How Family Lawyers in Miami can assist you in saying “I Do” with a Prenuptial Agreement

How Family Lawyers in Miami can assist you in saying “I Do” with a Prenuptial Agreement

By Emma Johnson
On 17 May, 2014

    Although it may be tempting to suppose that a prenuptial agreement is only for the rich and famous, this couldn’t be more wrong.

    What is a prenuptial agreement?

    A prenuptial agreement consists of the details of what will occur in the event of a divorce, specifically discussing the financial aspects of the marriage. A family lawyer Miami can assist everyday individuals in protecting their income and assets in the case of a failed marriage. More and more, Americans are realizing the importance of a prenuptial agreement. In 2010 a poll was taken that found that nearly one third of single adults would ask their next spouse to agree and sign a prenuptial agreement.

    From this poll, about 15% of the divorced individuals regretted not having a prenuptial agreement and 40% of these individuals would ask their forthcoming spouse to sign a prenuptial prior to entering another marriage.

    Family lawyers in Miami can assist you with a Prenuptial Agreement

    Below are some of the reasons why although you may not be part of the “rich and famous” who is followed by the paparazzi, you may consider signing a prenup, other than the obvious protecting your assets, business interests, and income.

    Arranging the distribution of assets that are acquired during marriage - a prenuptial agreement allows you to determine in advance how the assets that were acquired during the marriage will be divided in a divorce.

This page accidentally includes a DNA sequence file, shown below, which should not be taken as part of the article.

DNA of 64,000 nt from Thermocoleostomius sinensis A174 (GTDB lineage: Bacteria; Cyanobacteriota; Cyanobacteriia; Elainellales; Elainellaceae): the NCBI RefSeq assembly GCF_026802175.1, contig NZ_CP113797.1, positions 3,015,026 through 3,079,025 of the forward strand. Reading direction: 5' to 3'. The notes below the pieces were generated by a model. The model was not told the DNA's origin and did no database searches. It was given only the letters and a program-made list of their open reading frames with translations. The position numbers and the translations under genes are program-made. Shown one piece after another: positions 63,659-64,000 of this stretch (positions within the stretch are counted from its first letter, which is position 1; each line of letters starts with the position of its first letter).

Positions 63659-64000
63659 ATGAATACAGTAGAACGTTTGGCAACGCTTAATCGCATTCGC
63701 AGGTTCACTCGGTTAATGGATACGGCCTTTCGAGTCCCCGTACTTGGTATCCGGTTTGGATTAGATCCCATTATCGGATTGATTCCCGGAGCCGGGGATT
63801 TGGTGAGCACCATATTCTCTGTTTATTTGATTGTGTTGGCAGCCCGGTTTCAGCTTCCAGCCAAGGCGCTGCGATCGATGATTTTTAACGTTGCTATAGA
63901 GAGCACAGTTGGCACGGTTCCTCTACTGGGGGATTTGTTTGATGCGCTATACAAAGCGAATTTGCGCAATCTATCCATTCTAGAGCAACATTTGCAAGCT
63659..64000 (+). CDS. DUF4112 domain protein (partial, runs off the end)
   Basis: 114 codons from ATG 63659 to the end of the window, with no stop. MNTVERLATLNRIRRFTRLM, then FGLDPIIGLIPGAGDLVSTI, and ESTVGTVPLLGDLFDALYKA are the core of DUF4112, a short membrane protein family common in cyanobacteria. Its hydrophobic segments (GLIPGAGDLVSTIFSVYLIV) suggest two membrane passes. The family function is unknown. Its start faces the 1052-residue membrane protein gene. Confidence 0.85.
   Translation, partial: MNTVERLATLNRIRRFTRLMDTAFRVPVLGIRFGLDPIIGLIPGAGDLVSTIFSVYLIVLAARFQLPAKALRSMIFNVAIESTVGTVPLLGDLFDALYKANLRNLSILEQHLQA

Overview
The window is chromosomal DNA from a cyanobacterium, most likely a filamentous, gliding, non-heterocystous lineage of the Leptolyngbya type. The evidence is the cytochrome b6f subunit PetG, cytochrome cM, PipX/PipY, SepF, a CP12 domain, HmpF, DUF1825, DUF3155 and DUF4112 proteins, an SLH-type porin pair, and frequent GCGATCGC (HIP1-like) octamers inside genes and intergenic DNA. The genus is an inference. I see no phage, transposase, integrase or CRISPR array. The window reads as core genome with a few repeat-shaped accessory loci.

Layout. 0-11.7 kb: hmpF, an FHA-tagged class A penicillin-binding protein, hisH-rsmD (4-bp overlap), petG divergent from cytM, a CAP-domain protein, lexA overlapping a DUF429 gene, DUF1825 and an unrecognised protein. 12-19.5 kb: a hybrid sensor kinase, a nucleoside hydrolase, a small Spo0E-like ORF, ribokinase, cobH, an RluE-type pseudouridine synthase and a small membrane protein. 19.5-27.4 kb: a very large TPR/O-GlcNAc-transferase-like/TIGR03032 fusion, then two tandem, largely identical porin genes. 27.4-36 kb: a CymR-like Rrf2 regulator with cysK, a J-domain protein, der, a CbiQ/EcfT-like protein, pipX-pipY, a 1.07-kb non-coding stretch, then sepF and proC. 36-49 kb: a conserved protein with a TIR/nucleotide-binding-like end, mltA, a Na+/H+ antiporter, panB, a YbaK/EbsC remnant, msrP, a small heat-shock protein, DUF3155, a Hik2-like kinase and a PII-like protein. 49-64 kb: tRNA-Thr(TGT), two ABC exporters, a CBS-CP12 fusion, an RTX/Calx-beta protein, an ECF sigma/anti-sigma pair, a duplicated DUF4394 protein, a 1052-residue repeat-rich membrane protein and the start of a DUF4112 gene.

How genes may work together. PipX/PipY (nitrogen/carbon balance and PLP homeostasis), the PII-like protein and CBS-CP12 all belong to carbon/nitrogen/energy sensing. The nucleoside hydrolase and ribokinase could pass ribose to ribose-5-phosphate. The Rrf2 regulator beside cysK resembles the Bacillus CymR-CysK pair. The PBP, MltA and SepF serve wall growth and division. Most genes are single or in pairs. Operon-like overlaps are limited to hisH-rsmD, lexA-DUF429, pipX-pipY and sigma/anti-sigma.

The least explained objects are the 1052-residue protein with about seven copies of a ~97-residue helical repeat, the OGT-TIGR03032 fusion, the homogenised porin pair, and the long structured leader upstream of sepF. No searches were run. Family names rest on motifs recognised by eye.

Protect you from your Spouse’s Debt - A prenup can isolate the debt that already exists so that one spouse is not responsible for the existing debt in the event of a divorce. A prenup can also offer protection from any debt that the other spouse acquires throughout the marriage.

    Preserve assets for children from a prior marriage - For second marriages or any following marriages, if there are any children from these marriages, a prenuptial agreement can preserve the assets that should go to these children in due time.

    Secure the family heirlooms - If there are any assets that belong to a particular spouse that has any sentimental meaning, regardless if they do not have monetary value, a prenup can state who obtains these assets in the event of a divorce.

    Protect an inheritance - If one or both spouse is expecting an inheritance during a marriage, the prenuptial agreement can consist of provisions that the state inherited assets will remain as the belonging to the inheriting spouse. The inheritance remains to belong to the inhering spouse as long as it is kept independent from community property.